Here’s what happened in my class a few weeks ago that I can’t get out of my mind:

In the middle of Language Arts class on Tuesday, sweet little Desiree asked me if I could help her with her test corrections (the test our school district so graciously provides for all of us).

Um, yes! I will totally help her with that. She is the kindest, smartest, most hard-working ray of sunshine in that class from hell.

Wait— it’s Hell with a capital H for sure.

Don’t judge me! You KNOW you have a class like mine. Admit it.

But there are always a few very, very sweet babies in Hell that I so badly wish weren’t there with the rest of the riffraff.

Desiree is one of them, so back to her.

I had to pull my Tier 3 kids that day for guided reading (in 6th grade, people! Guided reading in 6th grade!!!) because it was Tuesday and God in Heaven forbid— FORBID— I don’t pull them for guided reading each and every Tuesday for exactly 20 minutes and document everything I do with them and how they do or do not progress. 

Oh yeah. Sidetracked again.

Back to Desiree.

So I knew I absolutely could not help her with test corrections that day because of the pre-ordained guided reading time slot. I told her we would work on them tomorrow (since I do not have to do guided reading with Tier 3 on Wednesdays).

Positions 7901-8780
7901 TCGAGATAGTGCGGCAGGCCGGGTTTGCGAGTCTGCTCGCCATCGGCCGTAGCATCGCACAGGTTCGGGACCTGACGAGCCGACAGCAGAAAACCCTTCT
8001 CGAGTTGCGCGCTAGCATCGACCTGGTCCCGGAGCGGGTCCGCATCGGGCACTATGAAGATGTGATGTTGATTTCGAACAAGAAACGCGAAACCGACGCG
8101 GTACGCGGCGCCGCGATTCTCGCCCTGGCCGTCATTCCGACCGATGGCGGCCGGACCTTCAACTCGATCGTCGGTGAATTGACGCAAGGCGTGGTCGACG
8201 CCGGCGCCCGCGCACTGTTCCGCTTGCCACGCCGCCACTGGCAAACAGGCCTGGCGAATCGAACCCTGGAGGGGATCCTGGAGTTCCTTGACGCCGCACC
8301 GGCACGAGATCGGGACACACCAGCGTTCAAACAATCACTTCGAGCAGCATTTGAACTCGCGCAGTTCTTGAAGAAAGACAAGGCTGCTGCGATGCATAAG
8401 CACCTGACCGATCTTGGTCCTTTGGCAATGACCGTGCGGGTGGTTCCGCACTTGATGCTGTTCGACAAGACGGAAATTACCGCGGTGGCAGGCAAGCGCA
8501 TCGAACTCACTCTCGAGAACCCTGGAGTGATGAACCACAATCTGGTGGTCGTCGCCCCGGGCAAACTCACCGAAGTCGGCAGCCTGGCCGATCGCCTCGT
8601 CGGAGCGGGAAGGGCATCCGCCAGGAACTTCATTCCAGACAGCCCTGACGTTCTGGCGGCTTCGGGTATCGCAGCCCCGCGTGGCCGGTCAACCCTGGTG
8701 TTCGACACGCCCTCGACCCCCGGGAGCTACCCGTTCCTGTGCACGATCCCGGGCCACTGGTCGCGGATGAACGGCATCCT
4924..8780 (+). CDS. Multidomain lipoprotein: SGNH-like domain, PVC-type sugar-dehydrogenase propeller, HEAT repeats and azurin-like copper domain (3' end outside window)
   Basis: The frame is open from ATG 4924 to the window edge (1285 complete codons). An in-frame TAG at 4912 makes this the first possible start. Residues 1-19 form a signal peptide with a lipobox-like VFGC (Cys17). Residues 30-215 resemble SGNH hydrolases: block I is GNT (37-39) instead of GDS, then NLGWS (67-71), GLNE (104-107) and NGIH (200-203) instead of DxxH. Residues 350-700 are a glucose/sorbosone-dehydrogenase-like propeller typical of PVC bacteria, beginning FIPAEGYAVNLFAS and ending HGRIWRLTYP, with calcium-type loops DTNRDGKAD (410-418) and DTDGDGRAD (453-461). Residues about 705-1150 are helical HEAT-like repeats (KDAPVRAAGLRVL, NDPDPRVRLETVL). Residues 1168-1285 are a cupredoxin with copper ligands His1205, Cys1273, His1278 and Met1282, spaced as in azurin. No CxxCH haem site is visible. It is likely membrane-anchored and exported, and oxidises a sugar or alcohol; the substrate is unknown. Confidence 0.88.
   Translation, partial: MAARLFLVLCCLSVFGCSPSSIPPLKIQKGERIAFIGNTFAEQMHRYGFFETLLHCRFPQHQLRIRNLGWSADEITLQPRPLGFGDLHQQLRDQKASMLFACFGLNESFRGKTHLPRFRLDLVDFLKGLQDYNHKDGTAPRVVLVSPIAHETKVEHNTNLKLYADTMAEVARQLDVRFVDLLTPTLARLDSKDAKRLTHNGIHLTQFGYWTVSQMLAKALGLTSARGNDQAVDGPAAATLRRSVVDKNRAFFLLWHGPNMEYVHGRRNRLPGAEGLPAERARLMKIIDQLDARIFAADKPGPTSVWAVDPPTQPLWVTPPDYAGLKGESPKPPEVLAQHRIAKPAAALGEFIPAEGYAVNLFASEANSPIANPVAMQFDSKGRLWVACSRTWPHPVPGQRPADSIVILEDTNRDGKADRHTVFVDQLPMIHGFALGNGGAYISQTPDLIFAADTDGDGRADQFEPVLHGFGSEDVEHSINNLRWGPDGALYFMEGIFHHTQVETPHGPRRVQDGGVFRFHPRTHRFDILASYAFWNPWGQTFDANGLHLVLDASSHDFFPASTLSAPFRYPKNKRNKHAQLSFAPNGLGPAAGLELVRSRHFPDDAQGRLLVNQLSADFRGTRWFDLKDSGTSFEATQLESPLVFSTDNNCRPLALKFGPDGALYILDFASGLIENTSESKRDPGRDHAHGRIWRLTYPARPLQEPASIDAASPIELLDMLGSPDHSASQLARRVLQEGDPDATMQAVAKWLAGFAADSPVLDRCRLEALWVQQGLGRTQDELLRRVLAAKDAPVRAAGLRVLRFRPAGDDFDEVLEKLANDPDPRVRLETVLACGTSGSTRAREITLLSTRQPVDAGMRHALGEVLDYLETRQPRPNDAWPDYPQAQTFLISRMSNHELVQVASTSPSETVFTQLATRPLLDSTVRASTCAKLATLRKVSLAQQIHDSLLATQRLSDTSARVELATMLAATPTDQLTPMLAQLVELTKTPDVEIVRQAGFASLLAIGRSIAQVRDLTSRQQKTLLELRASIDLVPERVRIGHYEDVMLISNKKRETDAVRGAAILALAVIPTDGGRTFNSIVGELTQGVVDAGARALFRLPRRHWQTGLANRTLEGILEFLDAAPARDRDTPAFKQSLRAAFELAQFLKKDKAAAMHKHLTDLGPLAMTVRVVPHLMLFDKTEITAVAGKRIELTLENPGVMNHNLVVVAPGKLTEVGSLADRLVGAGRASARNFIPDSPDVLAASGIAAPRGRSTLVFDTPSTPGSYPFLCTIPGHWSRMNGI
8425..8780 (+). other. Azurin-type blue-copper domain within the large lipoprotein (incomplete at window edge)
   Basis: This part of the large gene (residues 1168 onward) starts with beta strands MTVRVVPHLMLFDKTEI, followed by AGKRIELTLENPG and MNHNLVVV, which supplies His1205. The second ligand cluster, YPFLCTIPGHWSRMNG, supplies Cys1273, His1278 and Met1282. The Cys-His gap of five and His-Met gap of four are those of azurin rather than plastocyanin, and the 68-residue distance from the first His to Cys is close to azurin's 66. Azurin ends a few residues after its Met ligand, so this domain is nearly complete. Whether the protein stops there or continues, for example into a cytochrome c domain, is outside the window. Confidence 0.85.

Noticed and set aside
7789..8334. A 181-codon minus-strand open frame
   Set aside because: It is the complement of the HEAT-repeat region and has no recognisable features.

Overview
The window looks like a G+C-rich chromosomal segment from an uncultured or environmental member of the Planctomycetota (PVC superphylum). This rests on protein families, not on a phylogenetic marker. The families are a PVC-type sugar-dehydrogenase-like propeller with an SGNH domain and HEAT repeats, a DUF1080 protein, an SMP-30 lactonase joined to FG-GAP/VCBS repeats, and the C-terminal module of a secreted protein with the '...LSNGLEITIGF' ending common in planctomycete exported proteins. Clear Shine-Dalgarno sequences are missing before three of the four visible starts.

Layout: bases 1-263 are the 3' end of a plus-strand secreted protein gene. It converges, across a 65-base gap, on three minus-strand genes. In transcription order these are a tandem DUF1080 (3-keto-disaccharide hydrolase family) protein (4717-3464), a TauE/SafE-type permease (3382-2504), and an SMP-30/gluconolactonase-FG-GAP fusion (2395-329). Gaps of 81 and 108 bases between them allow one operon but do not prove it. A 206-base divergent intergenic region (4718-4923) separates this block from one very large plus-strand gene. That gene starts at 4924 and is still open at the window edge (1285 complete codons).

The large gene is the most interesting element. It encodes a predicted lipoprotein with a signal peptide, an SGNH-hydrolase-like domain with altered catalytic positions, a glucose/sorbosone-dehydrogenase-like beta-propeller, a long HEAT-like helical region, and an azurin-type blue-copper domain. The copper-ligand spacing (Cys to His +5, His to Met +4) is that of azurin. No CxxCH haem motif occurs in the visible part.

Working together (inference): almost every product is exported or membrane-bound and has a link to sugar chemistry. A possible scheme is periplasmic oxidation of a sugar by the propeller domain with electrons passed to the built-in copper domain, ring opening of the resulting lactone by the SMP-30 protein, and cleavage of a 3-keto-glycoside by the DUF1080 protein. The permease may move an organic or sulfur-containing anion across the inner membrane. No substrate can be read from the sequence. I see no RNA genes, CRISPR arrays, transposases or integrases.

Let’s fast-forward to Wednesday.

Wednesday in that class was Hell on steroids. Suffice it to say that by the time Desiree and I had a chance to start working on her test corrections during small group time, we were only able to get one question done because of all the interruptions and chaos and yelling and drama and that sort of thing.

So it was basically a normal day.

(And yes, I have called, emailed, and conferenced in person multiple times with the “parents” of the worst offenders, and it makes no difference.) That’s a blog post for another day. 

Anyway, so Desiree and I had to pick this up another time (she rides the bus to and from school and so tutoring outside of school hours isn’t going to happen).

Guess what?

That brings us to Thursday! I must, must, must do guided reading with Tier 3 students on Tuesdays and Thursdays. No helping Desiree on Thursday, either!!!

Hmmm… Desiree and I finally, FINALLY had a chance to work together on the other two questions she had to do on Friday. I pulled her to my small group table during the vocabulary quiz and instead of her doing the quiz, I helped her with test corrections. I told her she could take the quiz home and bring it back Monday. I just HAD to make time for her!!!

Satan’s three little minions were actually absent that Friday for whatever reason, and two other followers went home sick halfway through the day.